LOS ANGELES (AP) — Gov. Jerry Brown on Wednesday proposed spending $176.6 million to test and clean up thousands of homes that may be contaminated by lead near the defunct Exide Technologies battery recycling plant.
The money, if approved by the Legislature, would vastly expand an ongoing state effort to identify homes, schools, daycare centers and parks that may have elevated levels of the toxic metal within a 1.7-mile radius of the Vernon plant. There are 26 schools and several parks in the region.
"With this funding plan, we're opening a new chapter that will help protect the community and hold Exide responsible," Brown said in a statement issued Wednesday.
The Department of Toxic Substances Control has spent about $7 million, removing some 10,000 tons of lead-contaminated soil from communities a few miles southeast of downtown Los Angeles in a heavily industrial area. The additional funding would permit testing of all 10,000 properties in the area and provide enough money to remove contaminated soil from about 2,500 of them.
"This is clearly the largest cleanup the department has ever undertaken," department Director Barbara Lee said.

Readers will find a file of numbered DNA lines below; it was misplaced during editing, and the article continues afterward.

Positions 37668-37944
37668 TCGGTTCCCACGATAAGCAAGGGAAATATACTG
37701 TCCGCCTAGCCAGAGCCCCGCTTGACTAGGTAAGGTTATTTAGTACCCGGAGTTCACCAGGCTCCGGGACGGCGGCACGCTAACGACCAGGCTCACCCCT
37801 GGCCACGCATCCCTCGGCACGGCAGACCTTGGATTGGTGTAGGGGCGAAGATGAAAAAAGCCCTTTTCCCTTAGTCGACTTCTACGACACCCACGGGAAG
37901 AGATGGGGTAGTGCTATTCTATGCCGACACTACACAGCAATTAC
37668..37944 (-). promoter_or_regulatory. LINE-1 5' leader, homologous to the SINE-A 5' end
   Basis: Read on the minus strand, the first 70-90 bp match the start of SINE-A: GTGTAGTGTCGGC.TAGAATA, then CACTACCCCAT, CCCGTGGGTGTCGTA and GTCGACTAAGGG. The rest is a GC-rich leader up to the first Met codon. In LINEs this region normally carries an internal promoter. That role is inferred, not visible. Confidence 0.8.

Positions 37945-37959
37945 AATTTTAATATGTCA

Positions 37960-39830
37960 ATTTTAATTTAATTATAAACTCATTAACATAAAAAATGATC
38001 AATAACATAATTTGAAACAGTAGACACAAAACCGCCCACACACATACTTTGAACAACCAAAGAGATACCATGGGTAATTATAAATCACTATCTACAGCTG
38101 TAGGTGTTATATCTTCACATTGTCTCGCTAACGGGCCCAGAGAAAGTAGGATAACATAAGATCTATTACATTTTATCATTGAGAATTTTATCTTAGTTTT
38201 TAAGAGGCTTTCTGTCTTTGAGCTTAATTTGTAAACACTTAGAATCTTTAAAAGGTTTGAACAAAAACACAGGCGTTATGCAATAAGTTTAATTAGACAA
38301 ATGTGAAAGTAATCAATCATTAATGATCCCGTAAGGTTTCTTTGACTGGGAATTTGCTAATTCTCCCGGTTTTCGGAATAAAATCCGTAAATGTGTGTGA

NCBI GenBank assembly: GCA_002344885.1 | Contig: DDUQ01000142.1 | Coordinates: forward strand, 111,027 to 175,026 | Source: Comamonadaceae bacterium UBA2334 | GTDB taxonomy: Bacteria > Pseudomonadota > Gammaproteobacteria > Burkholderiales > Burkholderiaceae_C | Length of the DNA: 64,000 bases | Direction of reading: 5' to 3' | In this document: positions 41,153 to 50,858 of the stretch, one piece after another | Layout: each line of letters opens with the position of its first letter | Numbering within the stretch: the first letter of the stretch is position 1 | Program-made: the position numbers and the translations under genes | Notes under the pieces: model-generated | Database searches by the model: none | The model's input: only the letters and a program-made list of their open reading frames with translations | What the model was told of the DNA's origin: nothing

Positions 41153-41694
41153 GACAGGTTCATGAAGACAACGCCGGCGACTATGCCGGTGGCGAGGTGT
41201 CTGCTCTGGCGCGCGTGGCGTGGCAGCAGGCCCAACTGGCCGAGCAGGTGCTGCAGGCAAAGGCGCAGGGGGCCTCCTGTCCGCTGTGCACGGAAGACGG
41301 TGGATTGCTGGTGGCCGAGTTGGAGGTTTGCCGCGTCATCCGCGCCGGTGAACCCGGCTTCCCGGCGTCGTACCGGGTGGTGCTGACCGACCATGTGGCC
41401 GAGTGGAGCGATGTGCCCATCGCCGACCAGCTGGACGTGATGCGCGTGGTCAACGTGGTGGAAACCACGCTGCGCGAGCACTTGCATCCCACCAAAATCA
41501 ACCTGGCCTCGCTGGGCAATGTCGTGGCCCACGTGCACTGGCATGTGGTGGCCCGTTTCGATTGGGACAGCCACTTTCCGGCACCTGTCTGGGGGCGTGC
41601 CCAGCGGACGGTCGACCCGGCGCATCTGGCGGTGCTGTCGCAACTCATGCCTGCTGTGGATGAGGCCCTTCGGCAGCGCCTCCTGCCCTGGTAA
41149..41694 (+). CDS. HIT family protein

Some estimates have put the final cost at up to $400 million, depending on how many properties are found to have elevated lead levels.
Brown is asking the state Legislature to approve loaning the department money from the state's general fund, with the idea of eventually getting it back from Exide and others that are found to be responsible for the pollution.
Messages to Exide media representatives seeking comment were not immediately returned.
Local, state and federal officials had cited Exide for decades for emitting too much lead and arsenic and for violating hazardous waste laws both in and around the 15-acre plant and on the highways where its trucks traveled.
Exide, which filed for bankruptcy in 2013, closed the plant last year. The company agreed to pay about $40 million to clean up the site and another $9 million to deal with contaminated soil at several hundred nearby homes.